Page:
The Latest: Trump admin wants delay in fraud protections

FILE - In this June 5, 2018, file photo, Education Secretary Betsy DeVos testifies during hearing on the FY19 budget on Capitol Hill in Washington. A federal court has ruled that a decision by DeVos to delay an Obama-era rule meant to protect students swindled by for-profit colleges was “arbitrary and capricious,” dealing a significant blow to the Trump administration’s attempt to ease regulations for the industry. (AP Photo/Carolyn Kaster, File)

The Trump administration is asking the court for another chance to delay an Obama-era policy meant to boost protections for students defrauded by for-profit schools

WASHINGTON — The Latest on the effort by the Trump administration to delay Obama-era efforts to protect students defrauded by for-profit schools. (all times local):

4:30 p.m.

The Trump administration is asking the court for another chance to delay an Obama-era policy meant to boost protections for students defrauded by for-profit schools.

The Friday request comes two days after the court ruled that Education Secretary Betsy DeVos' move to freeze the regulation known as borrower defense was "arbitrary and capricious." That decision dealt a severe blow to her efforts to ease regulations for the for-profit college industry.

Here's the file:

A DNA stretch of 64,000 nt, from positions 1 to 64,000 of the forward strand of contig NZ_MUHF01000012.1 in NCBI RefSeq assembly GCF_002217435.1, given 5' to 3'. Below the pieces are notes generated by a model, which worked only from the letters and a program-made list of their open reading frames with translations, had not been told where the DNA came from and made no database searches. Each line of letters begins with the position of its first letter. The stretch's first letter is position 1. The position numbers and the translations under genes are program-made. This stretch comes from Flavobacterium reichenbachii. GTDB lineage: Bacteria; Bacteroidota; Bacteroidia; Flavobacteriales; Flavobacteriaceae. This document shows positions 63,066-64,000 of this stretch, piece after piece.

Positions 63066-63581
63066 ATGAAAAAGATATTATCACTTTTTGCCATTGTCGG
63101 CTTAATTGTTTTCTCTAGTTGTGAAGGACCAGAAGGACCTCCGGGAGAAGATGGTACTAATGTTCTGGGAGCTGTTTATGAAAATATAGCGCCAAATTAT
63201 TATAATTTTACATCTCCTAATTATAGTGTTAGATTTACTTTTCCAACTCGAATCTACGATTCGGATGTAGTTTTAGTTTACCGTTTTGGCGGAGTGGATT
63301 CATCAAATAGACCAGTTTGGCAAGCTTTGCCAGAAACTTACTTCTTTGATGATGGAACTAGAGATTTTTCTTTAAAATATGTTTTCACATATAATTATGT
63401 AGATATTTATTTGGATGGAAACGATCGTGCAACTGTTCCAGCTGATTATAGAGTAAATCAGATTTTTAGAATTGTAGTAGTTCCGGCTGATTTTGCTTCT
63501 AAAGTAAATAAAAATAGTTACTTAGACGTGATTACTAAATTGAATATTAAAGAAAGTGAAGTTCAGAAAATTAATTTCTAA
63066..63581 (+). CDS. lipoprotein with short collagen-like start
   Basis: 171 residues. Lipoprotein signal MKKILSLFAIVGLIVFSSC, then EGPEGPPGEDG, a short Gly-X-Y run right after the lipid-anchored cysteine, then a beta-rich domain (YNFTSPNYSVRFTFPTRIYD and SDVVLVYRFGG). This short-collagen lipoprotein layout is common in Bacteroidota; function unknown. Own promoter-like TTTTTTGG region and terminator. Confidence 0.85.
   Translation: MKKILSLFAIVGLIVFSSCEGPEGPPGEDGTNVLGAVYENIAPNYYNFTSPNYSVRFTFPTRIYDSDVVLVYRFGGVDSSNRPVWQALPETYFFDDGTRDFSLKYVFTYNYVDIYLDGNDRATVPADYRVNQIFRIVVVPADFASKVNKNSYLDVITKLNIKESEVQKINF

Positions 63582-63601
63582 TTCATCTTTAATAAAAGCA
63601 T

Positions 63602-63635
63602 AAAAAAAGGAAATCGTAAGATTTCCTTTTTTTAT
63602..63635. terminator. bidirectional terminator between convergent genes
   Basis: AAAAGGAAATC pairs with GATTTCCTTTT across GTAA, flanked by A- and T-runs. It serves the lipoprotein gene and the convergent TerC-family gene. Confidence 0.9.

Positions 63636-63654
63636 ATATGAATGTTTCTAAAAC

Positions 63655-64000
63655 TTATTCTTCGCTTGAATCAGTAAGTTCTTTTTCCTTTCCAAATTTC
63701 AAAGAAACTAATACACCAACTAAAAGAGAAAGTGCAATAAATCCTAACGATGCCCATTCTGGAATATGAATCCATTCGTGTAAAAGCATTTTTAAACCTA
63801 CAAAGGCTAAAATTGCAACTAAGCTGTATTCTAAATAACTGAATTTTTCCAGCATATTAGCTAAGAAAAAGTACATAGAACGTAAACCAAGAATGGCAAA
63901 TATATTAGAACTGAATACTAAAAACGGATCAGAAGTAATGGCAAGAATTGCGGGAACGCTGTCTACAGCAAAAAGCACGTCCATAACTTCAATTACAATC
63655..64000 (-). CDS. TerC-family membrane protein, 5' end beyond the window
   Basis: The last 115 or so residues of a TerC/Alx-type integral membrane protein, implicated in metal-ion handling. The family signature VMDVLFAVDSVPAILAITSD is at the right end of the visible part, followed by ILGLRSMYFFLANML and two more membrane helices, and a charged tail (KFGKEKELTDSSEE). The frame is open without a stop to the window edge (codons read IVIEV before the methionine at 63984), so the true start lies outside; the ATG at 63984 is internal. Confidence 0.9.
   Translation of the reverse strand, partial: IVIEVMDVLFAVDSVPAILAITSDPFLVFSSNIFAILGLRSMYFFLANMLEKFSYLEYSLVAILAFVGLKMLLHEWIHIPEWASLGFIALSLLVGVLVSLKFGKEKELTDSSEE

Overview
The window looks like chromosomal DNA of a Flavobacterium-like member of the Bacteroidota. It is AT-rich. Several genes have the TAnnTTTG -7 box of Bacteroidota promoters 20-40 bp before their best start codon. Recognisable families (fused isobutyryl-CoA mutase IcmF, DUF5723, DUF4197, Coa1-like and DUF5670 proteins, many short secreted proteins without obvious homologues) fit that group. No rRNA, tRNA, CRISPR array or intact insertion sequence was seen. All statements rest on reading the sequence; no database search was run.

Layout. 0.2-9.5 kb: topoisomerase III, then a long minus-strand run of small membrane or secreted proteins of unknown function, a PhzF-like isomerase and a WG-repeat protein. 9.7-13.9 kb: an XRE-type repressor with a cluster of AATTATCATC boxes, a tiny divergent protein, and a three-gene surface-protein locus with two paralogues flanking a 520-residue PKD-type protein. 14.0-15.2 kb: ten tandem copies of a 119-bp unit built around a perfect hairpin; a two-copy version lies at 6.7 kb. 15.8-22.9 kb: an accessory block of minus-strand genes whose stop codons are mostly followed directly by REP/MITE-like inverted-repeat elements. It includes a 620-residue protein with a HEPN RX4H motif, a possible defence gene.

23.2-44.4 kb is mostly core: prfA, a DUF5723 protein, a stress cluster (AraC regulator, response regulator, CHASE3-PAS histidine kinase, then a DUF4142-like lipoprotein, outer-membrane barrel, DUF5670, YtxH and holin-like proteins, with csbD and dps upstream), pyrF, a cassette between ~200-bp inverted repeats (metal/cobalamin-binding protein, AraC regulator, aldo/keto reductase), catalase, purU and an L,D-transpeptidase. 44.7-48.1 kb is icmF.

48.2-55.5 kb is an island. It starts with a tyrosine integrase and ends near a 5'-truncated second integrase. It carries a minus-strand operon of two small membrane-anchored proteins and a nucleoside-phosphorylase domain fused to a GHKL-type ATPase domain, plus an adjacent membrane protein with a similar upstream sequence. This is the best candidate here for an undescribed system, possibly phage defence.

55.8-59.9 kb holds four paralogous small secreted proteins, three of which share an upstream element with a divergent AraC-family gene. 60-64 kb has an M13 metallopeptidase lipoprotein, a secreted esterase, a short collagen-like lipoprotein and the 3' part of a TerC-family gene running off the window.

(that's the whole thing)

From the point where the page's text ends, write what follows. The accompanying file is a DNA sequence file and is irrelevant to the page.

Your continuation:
Attorney Adam Pulver with Public Citizen, an advocacy group, said defrauded students are facing "continuing everyday harm" and asked the court that the delayed regulation be enforced immediately.

___

12:30 a.m.

Education Secretary Betsy DeVos' move to delay Obama-era protections for students defrauded by for-profit colleges has been dealt a setback when a federal judge found her actions to be "arbitrary and capricious."

U.S. District Judge Randolph Moss ruled Wednesday in a lawsuit challenging the delay that had been filed by Democratic attorneys general from 19 states and the District of Columbia and former students, finding that DeVos' actions were unlawful.

The case centered on the borrower defense rule, which allowed defrauded students to have their student loans forgiven. The rule was to have taken effect on July 1, 2017. DeVos had argued those rules created "a muddled process that's unfair to students and schools."

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